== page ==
For Fair Havens it is having honest conversations that allow them to help their patient die well.
Louise Hatchard, Fair Havens Advanced Nurse Practitioner says
“Some people prefer to live in complete ignorance. We have to respect that. Other patients do want to know; the uncertainty is the difficult thing for many. We often get asked ‘Am I going to die today?’ The honest answer to that is we don’t know.
“But then we’re able to talk about how poorly they are and explore their thoughts and feelings. Our cues always come from the patient. Really you have one chance to get this right for them. You need to give them the chance to say things or do things they need to do and if you don’t have these open conversations then you never know.”
For young adults who access The J’s Hospice, dying well can mean achieving or reaching a goal.
The J’s Clinical Team Leader, Caroline Hare explains
“We encourage our young adults to think about what they would like at end of life. If they would prefer to be in hospital or they’d like to die at home, we will support them and ensure that other professionals know that decision so we’re all working towards achieving those goals for them.
“They may have ‘bucket lists’: they might want to go to the beach or see a particular film before they die. We really try to facilitate those things, not just in their healthcare but also in the terms of what they’ve achieved as young adults in their shortened lives”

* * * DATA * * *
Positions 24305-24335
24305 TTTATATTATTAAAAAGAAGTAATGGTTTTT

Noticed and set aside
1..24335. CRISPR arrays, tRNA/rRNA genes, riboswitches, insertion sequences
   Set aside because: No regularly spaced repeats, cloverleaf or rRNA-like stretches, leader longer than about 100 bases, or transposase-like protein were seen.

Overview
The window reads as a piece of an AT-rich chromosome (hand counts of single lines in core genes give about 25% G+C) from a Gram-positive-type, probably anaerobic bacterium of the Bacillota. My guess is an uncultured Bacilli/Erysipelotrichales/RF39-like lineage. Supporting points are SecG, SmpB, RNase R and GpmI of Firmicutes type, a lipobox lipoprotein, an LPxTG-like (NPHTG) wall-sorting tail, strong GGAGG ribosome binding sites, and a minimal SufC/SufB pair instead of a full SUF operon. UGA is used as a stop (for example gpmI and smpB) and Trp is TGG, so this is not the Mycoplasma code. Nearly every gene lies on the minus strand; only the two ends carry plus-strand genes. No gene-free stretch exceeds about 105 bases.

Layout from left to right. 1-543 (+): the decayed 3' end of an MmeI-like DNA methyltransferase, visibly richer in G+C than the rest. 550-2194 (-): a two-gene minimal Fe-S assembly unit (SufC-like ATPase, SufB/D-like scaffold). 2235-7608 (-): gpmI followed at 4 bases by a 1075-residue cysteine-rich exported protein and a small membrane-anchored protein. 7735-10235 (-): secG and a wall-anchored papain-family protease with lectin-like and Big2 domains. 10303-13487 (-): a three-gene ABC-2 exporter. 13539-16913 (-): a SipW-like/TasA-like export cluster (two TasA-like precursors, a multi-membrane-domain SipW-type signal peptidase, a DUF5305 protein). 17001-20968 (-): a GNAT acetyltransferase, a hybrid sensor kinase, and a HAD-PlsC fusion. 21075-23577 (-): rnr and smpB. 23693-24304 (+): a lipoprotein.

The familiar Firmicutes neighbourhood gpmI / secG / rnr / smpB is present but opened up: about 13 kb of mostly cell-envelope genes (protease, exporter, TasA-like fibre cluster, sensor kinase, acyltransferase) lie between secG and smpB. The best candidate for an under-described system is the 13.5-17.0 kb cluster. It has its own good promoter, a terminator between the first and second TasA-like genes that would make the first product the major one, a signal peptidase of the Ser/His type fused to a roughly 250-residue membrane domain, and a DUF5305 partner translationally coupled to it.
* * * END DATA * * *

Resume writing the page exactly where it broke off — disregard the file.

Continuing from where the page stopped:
Little Havens takes a different approach when tackling death and dying, using play and creative therapy to help not just the child that their caring for but all children affected by life-limiting illnesses.
Allison Mullins, Children and Youth Worker, works closely with the charity’s three children’s support groups, for children aged 5 to 16 who have a relative that is being cared for by the charity.
“You can’t pressure a child to talk to you, you have to let them come to you – whenever we hold our groups we always start them by letting them all know they are in a safe space and we are there to listen if they want to talk to us about their Special Person. We then start a craft activity and often find that the children will start talking to each other about why they come to the group and their relative this then let’s us start a dialogue.”
Alison suggests making a memory box or a sand jar with children to help them have a good experience of death and dying because it helps them process it and also helps them talk about how it makes them feel and these can be made with their loved one as well.
If you want to find out more about how to have open and honest conversations about death and dying please click here [https://www.dyingmatters.org/].